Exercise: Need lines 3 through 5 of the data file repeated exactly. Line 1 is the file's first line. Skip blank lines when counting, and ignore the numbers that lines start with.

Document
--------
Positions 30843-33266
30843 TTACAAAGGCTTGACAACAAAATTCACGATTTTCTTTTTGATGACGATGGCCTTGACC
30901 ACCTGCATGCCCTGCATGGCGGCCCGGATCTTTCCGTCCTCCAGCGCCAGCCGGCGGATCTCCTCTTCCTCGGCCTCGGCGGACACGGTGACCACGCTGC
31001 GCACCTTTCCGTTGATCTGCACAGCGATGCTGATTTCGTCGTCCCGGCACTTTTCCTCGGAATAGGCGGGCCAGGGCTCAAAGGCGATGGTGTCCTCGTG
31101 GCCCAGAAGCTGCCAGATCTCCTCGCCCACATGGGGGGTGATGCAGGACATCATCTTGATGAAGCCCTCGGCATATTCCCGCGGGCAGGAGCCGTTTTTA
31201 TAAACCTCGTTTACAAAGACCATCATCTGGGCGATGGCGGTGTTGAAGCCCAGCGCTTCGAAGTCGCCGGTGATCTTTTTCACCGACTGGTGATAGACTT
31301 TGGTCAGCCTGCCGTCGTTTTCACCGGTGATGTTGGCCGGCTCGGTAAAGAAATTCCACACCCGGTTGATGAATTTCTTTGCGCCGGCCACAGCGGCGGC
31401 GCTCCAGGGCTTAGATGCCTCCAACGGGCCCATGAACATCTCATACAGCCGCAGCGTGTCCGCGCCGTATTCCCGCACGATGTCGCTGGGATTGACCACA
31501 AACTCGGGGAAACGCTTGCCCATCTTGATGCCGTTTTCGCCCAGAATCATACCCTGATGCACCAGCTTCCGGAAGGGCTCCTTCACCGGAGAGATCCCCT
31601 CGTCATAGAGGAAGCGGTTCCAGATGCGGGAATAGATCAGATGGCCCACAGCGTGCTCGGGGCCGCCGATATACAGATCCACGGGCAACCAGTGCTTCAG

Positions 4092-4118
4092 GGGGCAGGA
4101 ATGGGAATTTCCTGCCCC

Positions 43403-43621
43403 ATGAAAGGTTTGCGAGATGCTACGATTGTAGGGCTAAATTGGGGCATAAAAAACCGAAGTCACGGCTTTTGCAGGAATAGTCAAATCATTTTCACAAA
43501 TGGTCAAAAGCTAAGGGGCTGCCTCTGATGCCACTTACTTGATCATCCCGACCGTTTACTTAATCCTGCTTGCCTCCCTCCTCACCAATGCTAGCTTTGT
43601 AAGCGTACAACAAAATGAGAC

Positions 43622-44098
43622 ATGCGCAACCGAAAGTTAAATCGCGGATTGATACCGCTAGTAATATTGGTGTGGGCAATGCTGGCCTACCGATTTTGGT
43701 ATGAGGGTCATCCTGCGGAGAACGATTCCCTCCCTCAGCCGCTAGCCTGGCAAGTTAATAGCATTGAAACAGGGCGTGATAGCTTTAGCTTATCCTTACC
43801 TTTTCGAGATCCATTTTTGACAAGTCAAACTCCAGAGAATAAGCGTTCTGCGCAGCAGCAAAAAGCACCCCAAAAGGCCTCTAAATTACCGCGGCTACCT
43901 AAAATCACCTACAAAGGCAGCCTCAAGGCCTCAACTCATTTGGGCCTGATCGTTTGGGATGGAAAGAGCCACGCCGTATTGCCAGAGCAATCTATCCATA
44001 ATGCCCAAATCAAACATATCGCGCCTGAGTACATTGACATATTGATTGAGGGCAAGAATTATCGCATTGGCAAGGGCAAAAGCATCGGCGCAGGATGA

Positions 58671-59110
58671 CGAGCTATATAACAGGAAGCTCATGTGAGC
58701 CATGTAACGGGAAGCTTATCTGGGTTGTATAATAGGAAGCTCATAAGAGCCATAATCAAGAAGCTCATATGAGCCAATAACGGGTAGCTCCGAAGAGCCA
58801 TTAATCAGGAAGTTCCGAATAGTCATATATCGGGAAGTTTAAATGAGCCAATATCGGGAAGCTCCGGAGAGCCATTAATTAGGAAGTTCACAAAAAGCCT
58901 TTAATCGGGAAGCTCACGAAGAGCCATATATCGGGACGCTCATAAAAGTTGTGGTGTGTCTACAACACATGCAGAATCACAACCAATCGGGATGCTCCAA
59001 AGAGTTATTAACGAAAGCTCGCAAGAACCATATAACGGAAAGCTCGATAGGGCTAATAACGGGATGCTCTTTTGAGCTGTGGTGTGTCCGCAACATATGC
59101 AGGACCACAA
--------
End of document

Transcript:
30901 ACCTGCATGCCCTGCATGGCGGCCCGGATCTTTCCGTCCTCCAGCGCCAGCCGGCGGATCTCCTCTTCCTCGGCCTCGGCGGACACGGTGACCACGCTGC
31001 GCACCTTTCCGTTGATCTGCACAGCGATGCTGATTTCGTCGTCCCGGCACTTTTCCTCGGAATAGGCGGGCCAGGGCTCAAAGGCGATGGTGTCCTCGTG
31101 GCCCAGAAGCTGCCAGATCTCCTCGCCCACATGGGGGGTGATGCAGGACATCATCTTGATGAAGCCCTCGGCATATTCCCGCGGGCAGGAGCCGTTTTTA